Our Medical Detox
While the main priority of every detox program is to ensure safe withdrawal in a medically supervised setting, at Garden State Detox we also believe that every effective detox program should set a solid foundation for long-term sobriety, and prepare each individual client for a seamless transition to the next appropriate level of clinical care.
How Does Medical Detox Work?
Medically monitored detox is a necessary first step on every single journey of addiction recovery. We treat the symptoms of withdrawal associated with many other chemical substances, including synthetic drugs and hallucinogens. Opioid addiction that includes heroin and prescription pills require medical detox, along with benzodiazepine dependence and chronic alcoholism.
We also have extensive experience treating withdrawal symptoms associated with polydrug abuse. For more information on our integrated and personalized detox programs, please reach out today. Our addiction specialists are available around the clock to answer all of your questions.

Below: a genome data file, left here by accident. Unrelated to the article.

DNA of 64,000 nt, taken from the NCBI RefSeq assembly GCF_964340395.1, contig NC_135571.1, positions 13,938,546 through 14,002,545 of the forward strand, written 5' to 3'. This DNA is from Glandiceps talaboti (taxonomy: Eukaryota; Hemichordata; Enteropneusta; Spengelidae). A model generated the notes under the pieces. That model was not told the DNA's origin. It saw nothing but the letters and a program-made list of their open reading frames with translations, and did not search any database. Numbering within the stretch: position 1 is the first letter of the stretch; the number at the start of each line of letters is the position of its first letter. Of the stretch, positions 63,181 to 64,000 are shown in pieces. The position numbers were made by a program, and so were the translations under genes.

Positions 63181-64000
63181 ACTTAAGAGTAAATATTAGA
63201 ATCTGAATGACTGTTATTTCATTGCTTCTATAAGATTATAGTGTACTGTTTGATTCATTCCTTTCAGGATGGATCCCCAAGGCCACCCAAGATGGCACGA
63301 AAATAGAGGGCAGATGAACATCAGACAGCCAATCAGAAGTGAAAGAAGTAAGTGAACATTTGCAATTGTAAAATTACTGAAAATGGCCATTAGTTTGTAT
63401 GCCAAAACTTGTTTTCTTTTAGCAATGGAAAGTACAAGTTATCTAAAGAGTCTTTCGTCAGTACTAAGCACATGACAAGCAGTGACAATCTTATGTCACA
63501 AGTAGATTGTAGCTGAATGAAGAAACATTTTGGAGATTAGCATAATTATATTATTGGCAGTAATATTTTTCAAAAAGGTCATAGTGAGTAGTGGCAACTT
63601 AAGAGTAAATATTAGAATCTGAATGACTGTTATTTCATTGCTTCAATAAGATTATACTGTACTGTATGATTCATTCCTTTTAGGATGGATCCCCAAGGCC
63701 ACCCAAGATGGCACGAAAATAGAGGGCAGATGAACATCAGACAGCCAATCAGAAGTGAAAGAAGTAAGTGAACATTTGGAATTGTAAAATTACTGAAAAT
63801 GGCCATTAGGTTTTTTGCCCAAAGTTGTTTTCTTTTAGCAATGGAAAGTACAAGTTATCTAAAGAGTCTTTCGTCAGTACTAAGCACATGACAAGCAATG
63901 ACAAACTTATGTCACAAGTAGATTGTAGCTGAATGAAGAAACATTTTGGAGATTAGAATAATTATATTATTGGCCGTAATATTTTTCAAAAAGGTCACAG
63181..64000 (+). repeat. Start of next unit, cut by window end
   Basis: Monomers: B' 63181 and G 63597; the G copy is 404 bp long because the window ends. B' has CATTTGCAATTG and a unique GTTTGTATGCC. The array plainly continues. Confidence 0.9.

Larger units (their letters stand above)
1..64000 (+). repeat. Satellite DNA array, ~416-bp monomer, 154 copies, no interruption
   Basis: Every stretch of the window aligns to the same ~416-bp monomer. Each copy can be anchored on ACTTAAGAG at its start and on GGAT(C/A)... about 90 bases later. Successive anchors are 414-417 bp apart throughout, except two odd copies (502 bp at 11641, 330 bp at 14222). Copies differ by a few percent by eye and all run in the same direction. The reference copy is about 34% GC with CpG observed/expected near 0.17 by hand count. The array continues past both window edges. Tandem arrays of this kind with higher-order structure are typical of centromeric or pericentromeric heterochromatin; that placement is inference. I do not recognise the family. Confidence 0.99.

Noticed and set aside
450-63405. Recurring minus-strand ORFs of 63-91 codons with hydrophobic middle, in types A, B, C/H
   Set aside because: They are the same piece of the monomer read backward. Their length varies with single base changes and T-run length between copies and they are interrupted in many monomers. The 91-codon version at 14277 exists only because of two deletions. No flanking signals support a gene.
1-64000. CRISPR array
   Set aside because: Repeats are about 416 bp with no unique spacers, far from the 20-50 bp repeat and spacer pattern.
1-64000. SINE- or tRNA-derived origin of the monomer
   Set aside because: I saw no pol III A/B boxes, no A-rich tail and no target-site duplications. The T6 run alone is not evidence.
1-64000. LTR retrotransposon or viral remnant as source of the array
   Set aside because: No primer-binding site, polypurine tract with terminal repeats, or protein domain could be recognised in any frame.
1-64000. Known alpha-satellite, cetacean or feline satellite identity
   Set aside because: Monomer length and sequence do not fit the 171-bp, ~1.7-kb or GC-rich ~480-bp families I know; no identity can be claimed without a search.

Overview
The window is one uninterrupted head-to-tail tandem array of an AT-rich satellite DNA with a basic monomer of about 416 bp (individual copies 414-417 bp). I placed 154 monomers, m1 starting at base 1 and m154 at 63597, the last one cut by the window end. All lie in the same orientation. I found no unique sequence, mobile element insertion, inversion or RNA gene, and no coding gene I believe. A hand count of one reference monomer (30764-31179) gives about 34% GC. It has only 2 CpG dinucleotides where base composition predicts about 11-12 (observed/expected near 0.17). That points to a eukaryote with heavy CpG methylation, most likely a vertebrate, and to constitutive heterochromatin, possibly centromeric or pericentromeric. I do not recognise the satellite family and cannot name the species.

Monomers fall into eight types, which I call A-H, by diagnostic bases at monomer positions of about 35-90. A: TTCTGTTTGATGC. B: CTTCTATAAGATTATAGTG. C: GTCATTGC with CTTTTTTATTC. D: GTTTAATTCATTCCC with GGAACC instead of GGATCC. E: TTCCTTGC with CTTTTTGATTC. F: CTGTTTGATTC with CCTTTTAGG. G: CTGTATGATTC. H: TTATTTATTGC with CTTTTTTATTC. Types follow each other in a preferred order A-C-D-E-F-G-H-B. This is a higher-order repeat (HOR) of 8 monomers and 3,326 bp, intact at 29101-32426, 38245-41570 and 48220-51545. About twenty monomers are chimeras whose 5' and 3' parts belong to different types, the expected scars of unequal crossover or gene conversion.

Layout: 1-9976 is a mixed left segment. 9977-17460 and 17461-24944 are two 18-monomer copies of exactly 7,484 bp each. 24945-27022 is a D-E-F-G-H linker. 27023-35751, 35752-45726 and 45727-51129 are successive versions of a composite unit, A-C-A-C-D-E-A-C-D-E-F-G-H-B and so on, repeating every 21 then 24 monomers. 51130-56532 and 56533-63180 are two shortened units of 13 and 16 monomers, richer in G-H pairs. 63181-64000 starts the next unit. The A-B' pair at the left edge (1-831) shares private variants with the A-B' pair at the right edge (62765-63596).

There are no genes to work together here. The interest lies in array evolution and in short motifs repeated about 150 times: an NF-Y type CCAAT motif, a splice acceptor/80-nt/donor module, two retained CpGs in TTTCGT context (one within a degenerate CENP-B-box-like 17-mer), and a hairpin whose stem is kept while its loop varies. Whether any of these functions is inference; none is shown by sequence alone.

Let's go over the detox protocol and withdrawal symptoms for the most commonly abused substances that require medical detox.
Alcohol Detox (Chronic, Long-Term Alcoholism)
Individuals who have been abusing alcohol for any length of time will always need to enter into a medical detox facility, seeing as the symptoms of withdrawal can be life-threatening if left untreated. Complications presented by untreated alcohol withdrawal could include seizures, hallucinations, and delirium tremens (in extreme cases). Medication Assisted Treatment (MAT) is very often necessary when it comes to alcohol withdrawal. Our team of prescribing physicians will often administer a low-dosage of a mild benzodiazepine, which will alleviate the more severe physical symptoms and prevent these life-threatening complications from occurring. MAT is a short-term solution, and must be combined with therapeutic and holistic care in order to be truly effective.
Benzodiazepine Detox (Xanax, Valium, Ativan, Klonopin)